Future work will focus on several main areas of investigation, in addition to the aforementioned tests for the mechanism of propagation and for functional roles of the contralateral Vmem state. First, panels of physiological reporters and computational analysis (mutual information and similar metrics) can be used to extract the full information content from the physiological state of contralateral limbs. It may be possible to develop techniques to deeply understand the pathophysiological state of inaccessible organs through the Vmem and other metrics (pH, mitochondrial potentials, etc.) of their respective mapped sites. Real-time non-invasive imaging of the physiological state (Adams and Levin, 2012a) is a powerful modality for exploration in this context, and it is possible that the full encoding of the contralateral signal is evident in additional parameters besides resting potential. A related issue is the development of technology for probing beyond the skin. Optical reporters only allow access to the top layers of tissue; although the ectodermal layers are known to drive a lot of the important bioelectric dynamics (Robinson and Messerli, 1996), it is entirely possible that the ionic state of deep tissues bears useful information as well, and developing tools to access the deep tissue physiological state is a priority for future research.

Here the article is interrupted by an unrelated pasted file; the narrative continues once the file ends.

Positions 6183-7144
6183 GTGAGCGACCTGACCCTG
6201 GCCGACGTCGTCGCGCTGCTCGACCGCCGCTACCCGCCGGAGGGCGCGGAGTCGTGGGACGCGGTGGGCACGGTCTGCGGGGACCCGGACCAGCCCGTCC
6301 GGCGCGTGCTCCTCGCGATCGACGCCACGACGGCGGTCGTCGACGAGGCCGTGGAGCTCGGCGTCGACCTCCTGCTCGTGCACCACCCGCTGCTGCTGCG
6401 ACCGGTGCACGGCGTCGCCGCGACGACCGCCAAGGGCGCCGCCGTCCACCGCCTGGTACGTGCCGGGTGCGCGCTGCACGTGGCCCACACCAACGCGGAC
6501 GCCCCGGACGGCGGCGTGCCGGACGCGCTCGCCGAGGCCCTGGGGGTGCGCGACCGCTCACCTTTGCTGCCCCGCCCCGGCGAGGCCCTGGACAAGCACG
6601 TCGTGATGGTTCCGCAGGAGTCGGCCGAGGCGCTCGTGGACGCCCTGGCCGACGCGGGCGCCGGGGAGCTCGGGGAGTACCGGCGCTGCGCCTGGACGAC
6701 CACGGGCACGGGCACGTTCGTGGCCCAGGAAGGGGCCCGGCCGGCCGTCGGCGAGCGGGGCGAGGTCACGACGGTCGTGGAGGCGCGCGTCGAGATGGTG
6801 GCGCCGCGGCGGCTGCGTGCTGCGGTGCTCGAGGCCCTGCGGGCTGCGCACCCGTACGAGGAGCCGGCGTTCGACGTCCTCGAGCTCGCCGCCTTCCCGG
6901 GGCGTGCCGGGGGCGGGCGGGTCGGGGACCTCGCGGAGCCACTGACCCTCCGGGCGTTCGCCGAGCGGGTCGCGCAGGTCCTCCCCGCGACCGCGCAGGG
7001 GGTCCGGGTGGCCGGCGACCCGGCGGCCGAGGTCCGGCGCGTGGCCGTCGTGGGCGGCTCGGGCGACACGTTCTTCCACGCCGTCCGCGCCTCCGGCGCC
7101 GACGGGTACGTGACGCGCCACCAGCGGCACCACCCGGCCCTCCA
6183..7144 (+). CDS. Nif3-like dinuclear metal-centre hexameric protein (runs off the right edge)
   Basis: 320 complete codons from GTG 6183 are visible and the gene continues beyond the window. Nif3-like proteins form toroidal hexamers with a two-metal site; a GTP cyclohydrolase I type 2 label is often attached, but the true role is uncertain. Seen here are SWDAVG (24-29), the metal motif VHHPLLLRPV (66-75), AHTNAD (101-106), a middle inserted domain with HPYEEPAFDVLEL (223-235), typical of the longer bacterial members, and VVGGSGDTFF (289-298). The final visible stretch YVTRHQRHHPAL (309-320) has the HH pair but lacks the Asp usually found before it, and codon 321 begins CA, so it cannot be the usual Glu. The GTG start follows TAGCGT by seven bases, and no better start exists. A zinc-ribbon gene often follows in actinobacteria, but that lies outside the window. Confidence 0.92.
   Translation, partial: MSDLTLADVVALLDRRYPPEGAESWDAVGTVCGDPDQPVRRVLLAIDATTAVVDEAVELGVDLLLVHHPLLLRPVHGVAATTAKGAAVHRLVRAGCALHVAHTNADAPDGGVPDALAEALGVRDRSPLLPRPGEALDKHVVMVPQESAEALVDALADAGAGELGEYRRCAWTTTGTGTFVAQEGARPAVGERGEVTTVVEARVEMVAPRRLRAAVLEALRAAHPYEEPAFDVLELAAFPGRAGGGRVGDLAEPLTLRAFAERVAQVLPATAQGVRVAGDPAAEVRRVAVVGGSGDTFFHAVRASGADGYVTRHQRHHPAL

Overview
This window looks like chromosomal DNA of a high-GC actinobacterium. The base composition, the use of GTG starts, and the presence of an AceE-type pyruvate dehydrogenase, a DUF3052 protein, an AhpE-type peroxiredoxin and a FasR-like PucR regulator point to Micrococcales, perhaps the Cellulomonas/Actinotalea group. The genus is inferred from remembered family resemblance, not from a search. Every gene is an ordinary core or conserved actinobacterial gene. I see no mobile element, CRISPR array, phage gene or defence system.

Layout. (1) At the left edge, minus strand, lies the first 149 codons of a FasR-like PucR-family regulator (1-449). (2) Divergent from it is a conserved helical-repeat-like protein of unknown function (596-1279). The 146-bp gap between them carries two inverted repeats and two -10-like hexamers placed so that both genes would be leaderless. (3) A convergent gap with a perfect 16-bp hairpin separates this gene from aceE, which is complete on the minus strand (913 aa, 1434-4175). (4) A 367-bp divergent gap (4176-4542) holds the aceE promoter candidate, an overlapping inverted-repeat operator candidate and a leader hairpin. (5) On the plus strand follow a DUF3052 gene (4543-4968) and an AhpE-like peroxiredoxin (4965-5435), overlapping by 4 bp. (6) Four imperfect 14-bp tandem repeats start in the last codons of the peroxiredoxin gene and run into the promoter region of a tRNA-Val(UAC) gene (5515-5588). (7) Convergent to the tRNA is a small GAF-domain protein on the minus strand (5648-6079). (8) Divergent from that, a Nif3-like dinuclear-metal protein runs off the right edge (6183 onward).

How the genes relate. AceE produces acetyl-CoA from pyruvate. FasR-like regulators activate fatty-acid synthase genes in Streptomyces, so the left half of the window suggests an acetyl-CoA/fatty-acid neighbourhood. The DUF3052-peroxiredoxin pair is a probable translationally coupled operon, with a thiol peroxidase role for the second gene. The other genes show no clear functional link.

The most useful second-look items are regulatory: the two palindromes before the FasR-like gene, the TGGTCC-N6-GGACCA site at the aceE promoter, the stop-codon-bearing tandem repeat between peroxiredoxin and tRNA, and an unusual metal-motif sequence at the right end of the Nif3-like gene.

Also, it is important to explore other pairs of organs to determine whether any exhibit this phenomenon. Adult animals must be examined for the ability of kidneys, lungs, eyes, brain hemispheres, forelimbs and other paired organs to communicate a damaged state contralaterally. Finally, although recent work in human cells in vitro (Li et al., 2016; Pai et al., 2016; Sundelacruz et al., 2008, 2013) and characterization of channelopathies (Kamate and Chetal, 2011; Kortum et al., 2015; Masotti et al., 2015; Veale et al., 2014; Xie et al., 2010) have confirmed the conservation of bioelectric signaling to mammals, BIM should be sought in mammalian models to determine the degree of evolutionary conservation of this system and bring it closer to biomedical use (Leppik et al., 2015).